Vanecek has shown steady improvement each and every season with regards to the trajectory of his development and this season was no exception. Having watched each and every one of his starts over the past three seasons, it’s safe to say Vanecek was playing the best hockey in his career when play was suspended. He continues to occasionally lose focus in a game, but for the most part, he looks confident and calm in the crease. His angles and positioning continue to improve, and he has been stellar in stopping the odd-man breakaway this season.
Vanecek and Copley flip-flopped all season as the Hershey Bears‘number one netminder (getting the majority of starts each week), with Vanecek in the number one spot when the season was suspended.
Here are the basic stats for each netminder:
Copley’s NHL experience is a clear edge for him, having been involved with the team that went the distance in 2018. His win-loss record in the NHL of 16-8-0-3 is impressive, while his Goals-Against Average of 2.54 is rather pedestrian and his Save Percentage of .901 is rather underwhelming. Copley is more of a known quantity to coaches nd management in Washington.
Vanecek’s age difference (four years younger) is initially a clear edge for him, however, if the Capitals are looking for more experience to start next season, Copley’s age and experience could be seen as an advantage. Vanecek has the edge in level of play this season, and seems like he should be the first in line for a shot in the District.
The 2021 Expansion draft for the Seattle team will also come into play, somewhat. Samsonov will likely be protected (in a 7-3-1 protection scheme), leaving both Vanecek and Copley potentially exposed for the draft, depending on their status.
If Holtby were to be re-signed by the Capitals, he would likely be exposed in the draft, but it’s unclear if he would be selected by Seattle, considering his age, salary, and other netminders that will be available. However, Seattle is close(er) to Braden’s hometown, and it might be a good fit for both player and team.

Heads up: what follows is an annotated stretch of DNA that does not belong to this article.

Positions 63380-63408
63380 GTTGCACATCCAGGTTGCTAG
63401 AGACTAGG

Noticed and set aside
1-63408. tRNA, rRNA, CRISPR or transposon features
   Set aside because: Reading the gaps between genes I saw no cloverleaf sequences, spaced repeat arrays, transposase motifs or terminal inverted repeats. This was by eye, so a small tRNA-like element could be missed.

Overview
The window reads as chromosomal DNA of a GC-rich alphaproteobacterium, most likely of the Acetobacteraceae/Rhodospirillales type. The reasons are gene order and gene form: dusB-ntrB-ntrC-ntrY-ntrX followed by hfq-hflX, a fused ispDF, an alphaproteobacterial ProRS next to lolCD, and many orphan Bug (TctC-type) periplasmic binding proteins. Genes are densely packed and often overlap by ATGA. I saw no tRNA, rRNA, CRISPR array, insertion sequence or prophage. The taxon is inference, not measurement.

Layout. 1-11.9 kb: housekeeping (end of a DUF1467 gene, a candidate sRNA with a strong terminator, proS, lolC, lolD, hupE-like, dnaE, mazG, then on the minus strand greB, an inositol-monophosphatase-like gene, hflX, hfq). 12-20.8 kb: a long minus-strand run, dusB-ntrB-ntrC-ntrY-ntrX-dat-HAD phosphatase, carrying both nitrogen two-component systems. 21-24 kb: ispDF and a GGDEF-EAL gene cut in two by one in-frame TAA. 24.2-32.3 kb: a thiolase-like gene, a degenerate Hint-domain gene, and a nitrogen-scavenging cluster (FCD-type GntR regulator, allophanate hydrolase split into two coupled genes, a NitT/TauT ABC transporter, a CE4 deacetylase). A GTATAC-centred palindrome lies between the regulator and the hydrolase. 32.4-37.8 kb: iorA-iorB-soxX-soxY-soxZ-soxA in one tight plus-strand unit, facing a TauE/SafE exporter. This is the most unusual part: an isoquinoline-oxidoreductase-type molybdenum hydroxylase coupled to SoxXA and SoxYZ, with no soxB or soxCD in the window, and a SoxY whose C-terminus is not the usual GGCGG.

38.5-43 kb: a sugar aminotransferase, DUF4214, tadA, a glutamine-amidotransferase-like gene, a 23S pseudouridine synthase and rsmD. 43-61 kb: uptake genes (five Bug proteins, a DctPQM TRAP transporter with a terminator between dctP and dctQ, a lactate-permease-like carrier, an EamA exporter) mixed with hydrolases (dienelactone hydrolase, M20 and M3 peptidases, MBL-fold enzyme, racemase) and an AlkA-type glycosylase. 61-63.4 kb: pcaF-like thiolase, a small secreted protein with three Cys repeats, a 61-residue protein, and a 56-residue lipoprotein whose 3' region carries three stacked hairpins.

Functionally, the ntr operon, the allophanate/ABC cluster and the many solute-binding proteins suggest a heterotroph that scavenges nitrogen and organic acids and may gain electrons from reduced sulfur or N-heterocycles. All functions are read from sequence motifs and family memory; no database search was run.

There is a very good chance the Capitals look outside of the organization to bring in a seasoned, journeyman-type netminder to assume the second goaltender position for the Capitals while Samsonov continues to get experience, and while one of the netminders in Hershey is ready to fully assume the backup role.
An ideal addition would be a seasoned netminder that could cover a few more starts than a traditional backup netminder role, preferably with a salary cap hit $2-4 Million AAV. That leaves the door open for several of the UFA’s on the list above. [Note: We will dig into specific netminders that might be a good fit for the Capitals in the coming days.]
Assuming Braden Holtby does not return, look for the Capitals to sign a middle-tier netminder during free agency.
If an edge has to be assigned, Vanecek had been slightly better in the 20-19-2020 season, and should get the first shot when space is available in the District. His age, level of play and contract are just a bit more enticing to the Capitals.
We don’t know if we will see any more regular season starts, or post season starts, but there is potentially more data on the horizon prior to the start of training camp.
By Jon Sorensen